Buccal Cavity: Definition, Structure & Function

Instructor: Artem Cheprasov

Artem has a doctor of veterinary medicine degree.

This lesson goes over something called the buccal cavity. You'll learn what that actually means, where it's found in your body, as well as its structure and function.

What's a Buccal Cavity?

What's a fancy term for ''dog''? How about ''canine''? What's a fancy word for ''thigh bone''? ''Femur'' sounds about right. And so buccal cavity is a fancy term that's used to denote the cheek cavity, so to speak. Let's go over the structure and function of the buccal cavity in this lesson.


Why cheek cavity? Well, bucca technically means cheek in Latin, so the buccal cavity can be seen specifically as the part of your mouth that is found between the teeth and cheeks. If you were to inflate your cheeks like a chipmunk, the space between those cheeks and your teeth would be the buccal cavity.

To get even fancier, we can say this cavity is formed by the following structures:

  • Anteriorly (towards the front), it is bounded by your lips and cheeks.
  • Posteriorly (towards the back), it is bounded by your teeth and gums.
  • Above and below, it is bounded by the mucosa flowing from the lips and cheeks to the gums.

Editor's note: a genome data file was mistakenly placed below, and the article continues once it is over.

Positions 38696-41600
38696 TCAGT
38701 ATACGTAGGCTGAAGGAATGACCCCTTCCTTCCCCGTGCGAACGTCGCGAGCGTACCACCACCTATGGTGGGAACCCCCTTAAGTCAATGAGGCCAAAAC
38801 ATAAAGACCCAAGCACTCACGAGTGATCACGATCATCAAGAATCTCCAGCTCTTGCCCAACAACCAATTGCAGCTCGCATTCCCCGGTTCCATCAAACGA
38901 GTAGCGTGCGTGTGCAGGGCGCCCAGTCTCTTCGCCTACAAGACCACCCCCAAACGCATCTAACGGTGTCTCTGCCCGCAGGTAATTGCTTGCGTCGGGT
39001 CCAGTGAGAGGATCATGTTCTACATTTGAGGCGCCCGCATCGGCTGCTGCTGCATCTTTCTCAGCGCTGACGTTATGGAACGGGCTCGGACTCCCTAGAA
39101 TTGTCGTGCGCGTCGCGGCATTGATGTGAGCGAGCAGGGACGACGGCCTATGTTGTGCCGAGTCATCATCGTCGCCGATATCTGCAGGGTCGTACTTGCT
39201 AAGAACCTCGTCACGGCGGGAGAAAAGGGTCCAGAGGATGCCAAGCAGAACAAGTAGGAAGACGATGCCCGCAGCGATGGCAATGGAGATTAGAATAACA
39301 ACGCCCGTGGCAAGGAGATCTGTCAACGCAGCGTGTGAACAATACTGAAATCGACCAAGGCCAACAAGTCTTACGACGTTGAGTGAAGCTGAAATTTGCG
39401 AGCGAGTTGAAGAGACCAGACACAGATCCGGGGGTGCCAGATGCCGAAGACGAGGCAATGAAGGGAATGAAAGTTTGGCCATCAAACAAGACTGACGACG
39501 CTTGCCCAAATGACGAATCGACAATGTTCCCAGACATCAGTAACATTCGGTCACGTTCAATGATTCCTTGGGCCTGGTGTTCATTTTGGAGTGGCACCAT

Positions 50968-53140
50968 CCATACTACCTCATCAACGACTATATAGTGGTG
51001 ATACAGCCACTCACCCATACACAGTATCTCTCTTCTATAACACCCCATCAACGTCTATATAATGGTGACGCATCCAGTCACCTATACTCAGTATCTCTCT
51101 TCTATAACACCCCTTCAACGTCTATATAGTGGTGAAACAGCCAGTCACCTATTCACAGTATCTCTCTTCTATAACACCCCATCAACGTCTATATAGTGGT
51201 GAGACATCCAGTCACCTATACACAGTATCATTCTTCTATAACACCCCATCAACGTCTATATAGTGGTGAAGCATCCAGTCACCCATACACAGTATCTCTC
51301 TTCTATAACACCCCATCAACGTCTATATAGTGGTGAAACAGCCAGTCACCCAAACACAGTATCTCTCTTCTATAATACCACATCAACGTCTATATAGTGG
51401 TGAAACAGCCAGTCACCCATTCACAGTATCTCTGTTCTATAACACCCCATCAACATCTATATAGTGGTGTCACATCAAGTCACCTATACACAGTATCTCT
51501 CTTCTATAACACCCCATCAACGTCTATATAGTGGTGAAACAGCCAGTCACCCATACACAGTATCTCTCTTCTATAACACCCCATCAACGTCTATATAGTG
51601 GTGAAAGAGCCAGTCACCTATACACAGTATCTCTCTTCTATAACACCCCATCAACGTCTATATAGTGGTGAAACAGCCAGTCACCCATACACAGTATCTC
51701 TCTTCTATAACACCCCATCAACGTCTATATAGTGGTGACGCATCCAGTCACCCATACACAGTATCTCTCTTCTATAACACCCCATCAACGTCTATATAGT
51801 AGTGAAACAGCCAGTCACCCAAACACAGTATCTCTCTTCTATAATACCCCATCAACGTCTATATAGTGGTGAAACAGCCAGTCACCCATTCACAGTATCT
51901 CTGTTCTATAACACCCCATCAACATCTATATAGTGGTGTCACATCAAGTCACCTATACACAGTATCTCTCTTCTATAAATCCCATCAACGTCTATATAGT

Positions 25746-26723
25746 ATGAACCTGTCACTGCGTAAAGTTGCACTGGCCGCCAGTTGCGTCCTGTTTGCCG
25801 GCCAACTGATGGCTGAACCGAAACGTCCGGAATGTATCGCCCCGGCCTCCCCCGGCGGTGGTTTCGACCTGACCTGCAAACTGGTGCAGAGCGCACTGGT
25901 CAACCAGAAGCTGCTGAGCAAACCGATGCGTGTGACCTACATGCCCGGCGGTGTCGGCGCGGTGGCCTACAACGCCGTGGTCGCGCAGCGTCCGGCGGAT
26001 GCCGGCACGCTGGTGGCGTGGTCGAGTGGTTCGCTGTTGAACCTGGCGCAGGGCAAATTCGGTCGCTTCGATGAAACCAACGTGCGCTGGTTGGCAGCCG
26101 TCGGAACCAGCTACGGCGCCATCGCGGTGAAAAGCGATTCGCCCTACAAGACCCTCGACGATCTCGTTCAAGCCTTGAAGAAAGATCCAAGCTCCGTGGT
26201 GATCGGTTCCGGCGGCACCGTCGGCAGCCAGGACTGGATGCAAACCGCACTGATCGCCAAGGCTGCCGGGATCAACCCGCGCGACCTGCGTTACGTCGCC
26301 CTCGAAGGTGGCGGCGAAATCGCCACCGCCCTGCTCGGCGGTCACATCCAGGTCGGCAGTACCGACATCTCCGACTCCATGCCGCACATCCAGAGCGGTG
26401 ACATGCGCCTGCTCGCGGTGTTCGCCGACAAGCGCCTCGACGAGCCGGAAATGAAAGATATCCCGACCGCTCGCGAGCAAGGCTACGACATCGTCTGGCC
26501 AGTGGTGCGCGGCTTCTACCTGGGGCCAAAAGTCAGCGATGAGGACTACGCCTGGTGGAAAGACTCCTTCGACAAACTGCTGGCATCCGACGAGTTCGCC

The mucosa is the red and moist tissue that lines the inside of your mouth (as well as other places of the body).


So what's the point of having a buccal cavity anyways? Well, some animals, like squirrels, hamsters, and chipmunks, use the buccal cavity to carry food inside of their mouth! Maybe they're going to bury it for safekeeping over winter?

A chipmunk making good use of its buccal cavity.

You probably won't see many people stuffing their buccal cavities with food then burying it in their backyards for later (although, who knows), but we can sometimes store food or liquid in the buccal cavity, if only temporarily so. For example, have you ever taken a huge mouthful of something, only to realize it can't fit inside of your mouth without you choking on it?

Maybe you didn't want to spit half of that food out either as it would be kind of disgusting and embarrassing. What did you do instead? You probably pushed some of it into your buccal cavity, where you stored it temporarily. And yes, that made you look like a chipmunk.

As soon as you finished chewing part of your food (and having swallowed it), you moved the food located in the buccal cavity to your teeth and tongue in order to chew and swallow it as well.

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